Finland is taking radical steps to reform its already-enviable education system by ending teaching by “subject”, and introducing teaching by “topic.”
The changes were announced in March, and are being pioneered in the capital of Helsinki. Finland has long been heralded a leader in education, routinely topping international rankings in terms of literacy, numeracy, and overall academic performance and satisfaction. Why then take such a drastic step – believed to be a world first – to fix the seemingly unbroken?
According to officials in charge of the programme, the reforms are taking place in response to the changing pace of the workforce. As generation Y graduates into a vastly different environment to their predecessors, they must learn the skills they need beyond academics sooner than later says Pasi Silander, Helsinki’s City Development Manager. “What we need now is a different kind of education to prepare people for working life,” Silander told The Independent in March. “Young people use quite advanced computers. In the past the banks had lots of bank clerks totting up figures but now that has totally changed. We therefore have to make the changes in education that are necessary for industry and modern society.”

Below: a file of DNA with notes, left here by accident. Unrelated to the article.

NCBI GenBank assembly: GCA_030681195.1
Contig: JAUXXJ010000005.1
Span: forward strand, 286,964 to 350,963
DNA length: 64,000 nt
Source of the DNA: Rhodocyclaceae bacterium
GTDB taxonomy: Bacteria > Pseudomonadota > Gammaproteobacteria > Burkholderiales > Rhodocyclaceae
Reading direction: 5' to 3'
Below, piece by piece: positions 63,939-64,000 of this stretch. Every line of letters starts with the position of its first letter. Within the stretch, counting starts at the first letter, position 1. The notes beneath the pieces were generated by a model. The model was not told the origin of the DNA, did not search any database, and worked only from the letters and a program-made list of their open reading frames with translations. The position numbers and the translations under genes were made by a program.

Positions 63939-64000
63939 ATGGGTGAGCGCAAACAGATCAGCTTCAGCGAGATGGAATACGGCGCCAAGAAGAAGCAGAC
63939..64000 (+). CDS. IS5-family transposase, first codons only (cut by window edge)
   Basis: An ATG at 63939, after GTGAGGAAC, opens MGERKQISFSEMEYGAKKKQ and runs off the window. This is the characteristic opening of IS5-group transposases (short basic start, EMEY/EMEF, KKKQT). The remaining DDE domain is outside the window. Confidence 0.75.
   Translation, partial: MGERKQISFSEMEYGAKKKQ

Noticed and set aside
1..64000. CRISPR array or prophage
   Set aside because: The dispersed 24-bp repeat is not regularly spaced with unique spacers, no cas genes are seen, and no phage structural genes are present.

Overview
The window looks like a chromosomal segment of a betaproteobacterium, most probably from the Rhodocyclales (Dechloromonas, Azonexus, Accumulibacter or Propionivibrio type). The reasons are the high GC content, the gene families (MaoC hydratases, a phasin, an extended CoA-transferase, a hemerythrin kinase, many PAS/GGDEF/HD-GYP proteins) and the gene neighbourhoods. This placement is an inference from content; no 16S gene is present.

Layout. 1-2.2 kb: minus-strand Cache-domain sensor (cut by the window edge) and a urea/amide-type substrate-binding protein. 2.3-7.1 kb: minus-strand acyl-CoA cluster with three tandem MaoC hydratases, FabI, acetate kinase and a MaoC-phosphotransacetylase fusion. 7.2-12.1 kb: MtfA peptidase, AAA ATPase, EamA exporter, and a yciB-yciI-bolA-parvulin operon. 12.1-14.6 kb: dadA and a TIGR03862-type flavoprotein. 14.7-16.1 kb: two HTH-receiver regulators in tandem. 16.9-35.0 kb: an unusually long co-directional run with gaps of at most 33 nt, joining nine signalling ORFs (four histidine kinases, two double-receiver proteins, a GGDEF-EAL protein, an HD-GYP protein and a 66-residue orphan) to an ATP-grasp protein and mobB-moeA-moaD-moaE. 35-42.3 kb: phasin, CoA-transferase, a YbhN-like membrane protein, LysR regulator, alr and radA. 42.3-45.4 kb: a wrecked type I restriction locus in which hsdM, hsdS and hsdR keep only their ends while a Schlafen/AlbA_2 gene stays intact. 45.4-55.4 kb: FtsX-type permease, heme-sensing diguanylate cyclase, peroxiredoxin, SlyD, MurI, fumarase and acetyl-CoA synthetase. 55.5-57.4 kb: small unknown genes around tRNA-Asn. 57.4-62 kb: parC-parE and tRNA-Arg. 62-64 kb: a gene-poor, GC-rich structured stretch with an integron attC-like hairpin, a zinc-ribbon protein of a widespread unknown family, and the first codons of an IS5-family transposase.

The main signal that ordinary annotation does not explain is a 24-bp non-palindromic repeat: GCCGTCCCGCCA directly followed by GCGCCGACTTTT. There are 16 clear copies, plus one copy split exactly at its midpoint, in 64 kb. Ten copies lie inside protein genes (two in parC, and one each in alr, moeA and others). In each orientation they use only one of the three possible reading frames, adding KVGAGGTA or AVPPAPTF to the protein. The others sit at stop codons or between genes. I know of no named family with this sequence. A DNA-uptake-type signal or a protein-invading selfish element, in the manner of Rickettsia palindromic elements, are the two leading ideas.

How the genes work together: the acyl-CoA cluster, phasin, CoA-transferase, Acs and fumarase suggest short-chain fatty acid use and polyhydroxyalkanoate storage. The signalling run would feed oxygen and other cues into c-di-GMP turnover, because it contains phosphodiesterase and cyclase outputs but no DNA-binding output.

So advanced is their education system that while the rest of Europe focuses on how to close the achievement gap, Finland is already focusing on how to incorporate more growth mindset thinking into the curriculum to prepare students for life beyond school walls.
Teaching by topic – how does it work?
The largest part of the reform involves doing away with subject-specific teaching.
For example, standard, overarching subjects like history or geography are no more. Instead, students can choose to learn practical skills, such as how to handle money, or more academic topics such as foreign policy. Another change has taken place in the physical classroom set up, encouraging a more cohesive, “co-learning” space that diminishes fear and fosters interaction.
If we look at the changes, at the centre of each component of reform is growth mindset, and it can be seen that with each change, this kind of independent thinking is encouraged. Problem-solving, confidence-building and self-belief are encouraged, and a positive learning atmosphere is created in which students can feel free to try new things, and even make mistakes.
So what can be gleaned from our Nordic neighbours? Can Britain possibly replicate the success of this education system, and close the achievement gap in the process? There have been calls to do so, with the current education system criticised for being too focussed on results and exams, and ignoring crucial aspects of social and emotional development.
Time will tell if the Finnish education revolution is a success, but credit is certainly due as elements of SEL are incorporated into school life, and growth mindset activities are not only present but encouraged.